Eating less frequently has also been proven to lower hunger and also improve satiety levels as compared to eating more frequently. If controlling your blood sugar is the main concern, then you need to be aware that breakfast is the most important meal of the day that has a role to play. This is because several studies have shown that having breakfast properly, ideally it should be the largest meal of the day, lowers your average daily levels of blood sugar.
Importance of Breakfast: The First Meal of the Day
Breakfast, the first meal of the day, is responsible for jumpstarting your metabolism for the entire day. Having a proper breakfast also helps you lose weight. Studies have also shown that people who skip breakfast are at a higher risk of being obese than those who eat breakfast regularly. Eating a good and healthy breakfast helps many factors of your health. This is primarily because the human body has better blood sugar control in the morning. This is why consuming a high-calorie breakfast leads to a lower daily average of blood sugar levels, rather than having a high-calorie dinner. In fact, a study conducted on people having type-2 diabetes found that if diabetics fasted till noon, this significantly increased their blood sugar levels after both lunch and dinner. This is why it is important for diabetics to begin their mornings with a healthy breakfast.
What Happens if You Skip a Meal?
Skipping a meal or undertaking intermittent fasting has become a trend these days. Many people choose to strategically skip certain meals, such as breakfast, or lunch every day. They follow this pattern for either 24-hours or they set aside a day every week where they skip a meal. Many may think that skipping a meal is going to make you lose your muscle mass. However, this is not true. Studies undertaken on short-term fasting have shown that the body's metabolic rate actually goes up at the beginning of the fasting. The metabolic rate only tends to go down following periods of extended fasting. Furthermore, studies have also shown that intermittent fasting has many benefits for your health, including lowering body glucose levels, improving insulin sensitivity, lowering insulin, amongst others. Intermittent fasting or skipping a meal also leads to cellular level clean up known as autophagy, a process during which the cells of the body clear out waste products that built up in the cells and are causing diseases and contributing to aging.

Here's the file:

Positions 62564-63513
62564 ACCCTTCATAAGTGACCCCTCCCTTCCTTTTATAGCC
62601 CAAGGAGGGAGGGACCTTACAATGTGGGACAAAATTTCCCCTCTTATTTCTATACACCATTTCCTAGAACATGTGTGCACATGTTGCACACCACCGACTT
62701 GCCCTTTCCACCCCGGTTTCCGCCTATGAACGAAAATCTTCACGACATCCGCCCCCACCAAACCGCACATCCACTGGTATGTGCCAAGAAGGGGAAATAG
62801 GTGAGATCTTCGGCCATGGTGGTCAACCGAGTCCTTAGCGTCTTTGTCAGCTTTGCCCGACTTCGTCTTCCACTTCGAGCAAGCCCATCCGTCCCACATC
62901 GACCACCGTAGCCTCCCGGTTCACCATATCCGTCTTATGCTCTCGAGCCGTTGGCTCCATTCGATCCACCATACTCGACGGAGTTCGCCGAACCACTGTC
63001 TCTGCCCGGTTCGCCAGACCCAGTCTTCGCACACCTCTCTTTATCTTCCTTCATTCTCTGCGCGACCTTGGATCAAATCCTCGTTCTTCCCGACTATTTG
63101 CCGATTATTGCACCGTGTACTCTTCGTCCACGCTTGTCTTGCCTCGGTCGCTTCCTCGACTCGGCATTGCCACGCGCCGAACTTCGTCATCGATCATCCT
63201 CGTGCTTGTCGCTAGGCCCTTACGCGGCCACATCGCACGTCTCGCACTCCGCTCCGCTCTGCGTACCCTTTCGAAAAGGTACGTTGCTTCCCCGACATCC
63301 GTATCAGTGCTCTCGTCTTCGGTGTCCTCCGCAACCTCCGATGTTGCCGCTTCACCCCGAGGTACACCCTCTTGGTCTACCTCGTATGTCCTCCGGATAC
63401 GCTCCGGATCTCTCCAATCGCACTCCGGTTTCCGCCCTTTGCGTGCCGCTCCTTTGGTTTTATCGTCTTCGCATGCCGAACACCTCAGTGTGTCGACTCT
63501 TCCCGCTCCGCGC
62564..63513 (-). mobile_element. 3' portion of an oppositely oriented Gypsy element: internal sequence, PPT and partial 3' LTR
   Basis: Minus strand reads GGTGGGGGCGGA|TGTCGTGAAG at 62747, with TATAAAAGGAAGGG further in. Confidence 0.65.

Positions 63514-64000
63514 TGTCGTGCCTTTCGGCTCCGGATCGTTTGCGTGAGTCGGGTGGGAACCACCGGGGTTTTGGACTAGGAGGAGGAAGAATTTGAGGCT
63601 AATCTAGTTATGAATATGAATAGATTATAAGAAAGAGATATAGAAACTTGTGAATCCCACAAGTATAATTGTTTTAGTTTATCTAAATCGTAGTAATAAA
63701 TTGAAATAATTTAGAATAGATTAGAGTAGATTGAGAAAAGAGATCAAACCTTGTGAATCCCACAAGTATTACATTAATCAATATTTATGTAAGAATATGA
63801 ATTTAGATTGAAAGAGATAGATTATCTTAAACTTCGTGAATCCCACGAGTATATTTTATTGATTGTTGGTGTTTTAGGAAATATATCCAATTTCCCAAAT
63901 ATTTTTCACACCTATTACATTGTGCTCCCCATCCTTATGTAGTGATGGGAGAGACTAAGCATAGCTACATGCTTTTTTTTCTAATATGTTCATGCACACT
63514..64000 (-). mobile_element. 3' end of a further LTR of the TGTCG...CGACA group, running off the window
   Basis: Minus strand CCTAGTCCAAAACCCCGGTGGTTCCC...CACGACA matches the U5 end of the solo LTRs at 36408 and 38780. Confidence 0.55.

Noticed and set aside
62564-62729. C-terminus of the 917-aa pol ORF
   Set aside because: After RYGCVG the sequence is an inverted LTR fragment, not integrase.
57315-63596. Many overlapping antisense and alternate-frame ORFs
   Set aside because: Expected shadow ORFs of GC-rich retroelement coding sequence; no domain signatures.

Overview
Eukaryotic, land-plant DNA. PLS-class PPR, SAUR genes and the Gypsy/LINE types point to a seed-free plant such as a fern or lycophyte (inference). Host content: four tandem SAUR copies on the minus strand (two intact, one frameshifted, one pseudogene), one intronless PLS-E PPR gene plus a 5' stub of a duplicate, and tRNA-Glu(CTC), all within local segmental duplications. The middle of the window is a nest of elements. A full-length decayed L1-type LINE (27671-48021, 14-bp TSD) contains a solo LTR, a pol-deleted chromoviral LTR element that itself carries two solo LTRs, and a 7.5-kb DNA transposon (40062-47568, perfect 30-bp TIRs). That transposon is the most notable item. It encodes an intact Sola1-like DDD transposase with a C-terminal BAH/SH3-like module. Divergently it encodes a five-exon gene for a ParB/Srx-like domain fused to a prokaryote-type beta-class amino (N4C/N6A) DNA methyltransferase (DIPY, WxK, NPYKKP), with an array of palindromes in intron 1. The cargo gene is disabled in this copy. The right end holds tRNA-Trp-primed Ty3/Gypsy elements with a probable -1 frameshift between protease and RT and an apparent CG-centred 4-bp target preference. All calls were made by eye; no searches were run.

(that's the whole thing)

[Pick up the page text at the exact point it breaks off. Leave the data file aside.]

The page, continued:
There are no proven benefits associated with eating more frequently and having smaller meals. This method does not help you lose weight or burn more calories. Eating more frequently also has no benefits for controlling your blood sugar. In fact, studies have shown that having a fewer number of meals during the day is far healthier and beneficial to your body. Therefore, it is correct to say that the optimal meal frequency for any individual should be to eat when hungry and to stop when full.